But all of the hard elements of the game amount to one of the most thematic experiences I’ve ever had in a deck building game. You can mix the objectives around but it’s always more fun sticking to the movie layouts provided and the hazards encountered really match the films well.


In Alien you have to lure the organism to the airlock before you can kill it, in Aliens you have to set up sentry guns in open locations and in Alien Resurrection the complex floods with water making combat ineffective. Even the characters you can meet and add to your deck are true to the films. For example, Pervis from Resurrection can appear and you can sacrifice him to kill Dr Wren, an adversary from the Hive Deck – sound familiar to you Alien fans? You can tell that the designers have paid attention to detail when capturing the essence of the films.

Player elimination is possible but usually they won’t have to wait around long for the game to finish and there is a variant Alien Player deck rule where they can come back and screw around with the players. This ramps up the difficulty considerably for the remaining players, but hey, who said killing Xenomorphs was easy? However it does turn the player into essentially a mindless automaton as they don’t really have any meaningful choices to make about what they can and should play. It’s a cool idea, but it’s currently flawed and more of a gimmick than a fleshed out mechanic. 


However this game manages to come up with the best way to ever be eliminated from a game – chestbursting! If you encounter a face hugger (Ok, seriously those things still scare the crap out of me whether in movie, game or picture form so why did I put one in this review?), you have your turn and the next players turn to kill before it lays an egg inside you. You then add a Chestburster card to your discard pile and when it eventually ends up in your hand, it bursts forth and you die! Seriously, how cool is that? Painful, but cool!


Get Away From Her You B****!!


There wasn’t a great deal you could do in Marvel Legendary to influence the other players or aid them on their turn, which was a flaw for me. Here however this has been improved upon not just by the general difficulty of the game, but the key word mechanics on the hero cards as well, particularly Co-ordinate and Mobilize. The former allows you to play the card on another players turn to aid them and the latter confers an immediate benefit usually on any player the buyer chooses. Other aspects such as healing strikes can also be distributed to more than just yourself.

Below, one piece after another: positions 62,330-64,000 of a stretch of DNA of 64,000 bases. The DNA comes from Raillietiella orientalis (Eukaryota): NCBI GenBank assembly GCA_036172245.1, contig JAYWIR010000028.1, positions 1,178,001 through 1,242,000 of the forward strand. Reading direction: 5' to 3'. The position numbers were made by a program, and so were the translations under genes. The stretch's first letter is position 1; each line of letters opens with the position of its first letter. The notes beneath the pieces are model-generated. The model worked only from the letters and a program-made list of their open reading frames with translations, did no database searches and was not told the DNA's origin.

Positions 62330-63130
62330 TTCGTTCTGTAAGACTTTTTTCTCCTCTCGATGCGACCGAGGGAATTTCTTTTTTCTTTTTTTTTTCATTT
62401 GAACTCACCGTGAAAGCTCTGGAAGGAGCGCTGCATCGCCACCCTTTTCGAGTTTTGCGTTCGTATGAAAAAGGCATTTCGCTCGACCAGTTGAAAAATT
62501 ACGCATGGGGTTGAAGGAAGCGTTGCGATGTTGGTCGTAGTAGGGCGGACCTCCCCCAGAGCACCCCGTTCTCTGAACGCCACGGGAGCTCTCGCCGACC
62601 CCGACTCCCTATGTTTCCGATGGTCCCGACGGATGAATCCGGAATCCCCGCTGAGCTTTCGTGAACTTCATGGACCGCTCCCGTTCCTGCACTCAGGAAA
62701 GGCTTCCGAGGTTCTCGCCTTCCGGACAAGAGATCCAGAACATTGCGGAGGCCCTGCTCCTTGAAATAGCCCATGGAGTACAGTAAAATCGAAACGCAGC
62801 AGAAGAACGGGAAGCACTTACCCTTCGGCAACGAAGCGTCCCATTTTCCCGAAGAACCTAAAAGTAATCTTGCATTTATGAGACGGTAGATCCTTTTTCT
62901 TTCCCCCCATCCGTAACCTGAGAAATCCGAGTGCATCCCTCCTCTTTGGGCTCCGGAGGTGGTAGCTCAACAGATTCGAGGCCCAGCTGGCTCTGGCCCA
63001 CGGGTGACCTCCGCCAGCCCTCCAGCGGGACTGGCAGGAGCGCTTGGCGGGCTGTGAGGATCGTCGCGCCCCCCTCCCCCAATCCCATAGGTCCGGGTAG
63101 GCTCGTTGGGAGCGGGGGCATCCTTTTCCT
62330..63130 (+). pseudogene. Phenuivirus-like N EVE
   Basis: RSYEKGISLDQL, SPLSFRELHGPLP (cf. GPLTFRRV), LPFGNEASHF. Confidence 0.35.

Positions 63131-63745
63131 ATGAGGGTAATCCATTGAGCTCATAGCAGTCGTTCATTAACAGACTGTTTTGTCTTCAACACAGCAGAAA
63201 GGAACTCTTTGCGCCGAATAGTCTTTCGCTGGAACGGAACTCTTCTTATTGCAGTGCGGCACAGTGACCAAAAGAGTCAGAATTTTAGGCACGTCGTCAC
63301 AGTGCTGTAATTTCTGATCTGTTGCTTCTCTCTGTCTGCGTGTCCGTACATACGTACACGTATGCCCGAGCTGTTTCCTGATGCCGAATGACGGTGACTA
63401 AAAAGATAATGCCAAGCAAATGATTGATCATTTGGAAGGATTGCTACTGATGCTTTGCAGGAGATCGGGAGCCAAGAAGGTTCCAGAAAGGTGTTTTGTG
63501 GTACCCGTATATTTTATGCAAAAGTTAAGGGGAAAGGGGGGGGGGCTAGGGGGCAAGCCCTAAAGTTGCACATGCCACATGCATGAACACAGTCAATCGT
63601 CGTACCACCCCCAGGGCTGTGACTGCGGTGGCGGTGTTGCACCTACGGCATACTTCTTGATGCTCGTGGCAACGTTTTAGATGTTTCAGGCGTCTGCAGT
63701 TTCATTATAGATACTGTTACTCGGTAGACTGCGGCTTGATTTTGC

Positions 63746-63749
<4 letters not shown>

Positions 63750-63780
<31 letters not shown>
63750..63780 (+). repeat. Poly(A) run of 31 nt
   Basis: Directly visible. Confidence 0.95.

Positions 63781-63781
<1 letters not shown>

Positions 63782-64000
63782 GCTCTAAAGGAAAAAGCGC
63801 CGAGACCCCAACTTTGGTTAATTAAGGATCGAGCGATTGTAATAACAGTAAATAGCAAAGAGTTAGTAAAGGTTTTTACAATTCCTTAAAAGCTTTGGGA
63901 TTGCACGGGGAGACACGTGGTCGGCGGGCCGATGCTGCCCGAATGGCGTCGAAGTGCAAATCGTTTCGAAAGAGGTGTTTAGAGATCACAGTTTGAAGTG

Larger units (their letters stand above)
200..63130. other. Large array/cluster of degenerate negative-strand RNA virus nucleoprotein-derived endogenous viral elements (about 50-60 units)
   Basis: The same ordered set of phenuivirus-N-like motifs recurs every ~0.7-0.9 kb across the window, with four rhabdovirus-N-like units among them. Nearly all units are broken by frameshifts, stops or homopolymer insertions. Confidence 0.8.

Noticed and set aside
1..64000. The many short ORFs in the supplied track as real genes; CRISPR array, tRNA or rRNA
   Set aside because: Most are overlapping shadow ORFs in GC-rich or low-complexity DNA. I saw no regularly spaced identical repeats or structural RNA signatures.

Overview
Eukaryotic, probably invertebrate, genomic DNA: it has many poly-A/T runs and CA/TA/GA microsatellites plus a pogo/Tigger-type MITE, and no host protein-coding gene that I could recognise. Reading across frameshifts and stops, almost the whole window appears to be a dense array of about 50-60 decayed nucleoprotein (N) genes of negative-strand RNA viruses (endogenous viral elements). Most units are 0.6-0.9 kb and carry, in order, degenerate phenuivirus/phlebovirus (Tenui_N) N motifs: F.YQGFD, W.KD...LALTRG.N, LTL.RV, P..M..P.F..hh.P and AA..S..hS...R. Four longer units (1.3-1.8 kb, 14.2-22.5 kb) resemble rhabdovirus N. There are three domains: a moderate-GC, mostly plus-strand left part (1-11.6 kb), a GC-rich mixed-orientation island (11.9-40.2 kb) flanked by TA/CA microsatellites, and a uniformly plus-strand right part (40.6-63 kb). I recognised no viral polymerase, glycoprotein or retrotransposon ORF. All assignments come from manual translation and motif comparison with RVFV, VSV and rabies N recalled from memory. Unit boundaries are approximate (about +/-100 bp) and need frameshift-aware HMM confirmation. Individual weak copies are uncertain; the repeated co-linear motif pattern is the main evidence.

As a result, there’s a greater sense of teamwork present in Legendary Encounters. Players are actively assisting each other, not simply just discussing plans for the next turn, which of course you’re doing anyway


You Don't See Them Screwing Each Other Over For A Goddamn Percentage!


 As a full co-op, this game shines. However it is also possible to introduce a traitor in which one of you is working for the corporation in secret and wants to kill off the other players in order to steal an Alien specimen. Now when I heard about this, I was excited; a cool thematic twist to a deck building game. Unfortunately I was set for disappointment in much the same way as with the Alien player deck.

This almost feels like it was tacked on at the end and hasn’t been developed that well. For starters you are allowed to search through anyone’s discard pile which makes hiding your claims that you haven’t the attack value to kill a facehugger for example impossible. Such an obvious issue that has to be house ruled. It also means you’re essentially a player down so expect your scenario to be harder as a result.


This variant almost never sees play now and it’s such a shame because the idea is so cool. Maybe a future expansion will improve on this and the Alien deck, but given Legendary’s history of simply pushing out more cards as opposed to mechanics, I remain dubious.


Verdict


Rarely does hype pay off for me in board games. You get all excited and then usually end up with disappointment when it doesn’t meet your expectations. That’s not the case here. Oh hell no! This deck builder really does manage to capture the Alien theme well especially if you play the scenarios according to the movies using the characters associated with it.

The theme is actually stronger here than in the Marvel versions especially with the hive decks mimicking hazards from the movies and the constant threat of the aliens keeps the tension up and makes this game a good challenge without making it impossibly difficult. Teamwork is also stronger here thanks to some interesting card mechanics like Co-Ordinate that allow you to influence other players actions

There is the issue of the initial sorting out and potential improvements as mentioned, which you must accept when you buy this game. It’s a hassle, it’s annoying, but it’s worth the time. It makes future games much easier to manage and thus you can enjoy them more. Also avoid playing with 5 players and stick to a fully co-operative experience.
If you’re a fan of the Alien franchise and you enjoy Co-Op games, then this needs to be on your wish list. And with more expansions on the way as well as the upcoming Predator standalone game that can be mixed with this, it’s only going to get better………..CLICK…..LET’S ROOOOCCK!


You Will Like This Game If:

  • You are a fan of the Alien franchise – this is a fantastic embodiment.
  • Teamwork is a big part of a co-op for you – working together is the key here.
  • You enjoy deck building games generally, but want something more thematic.

You Will Not Like This Game If:


  • You want authentic Alien artwork/film stills – it’s a hit and miss affair here.
  • You aren’t prepared to go through the initial sorting out process on purchase.
  • You were banking a lot on the Alien player and traitor variants.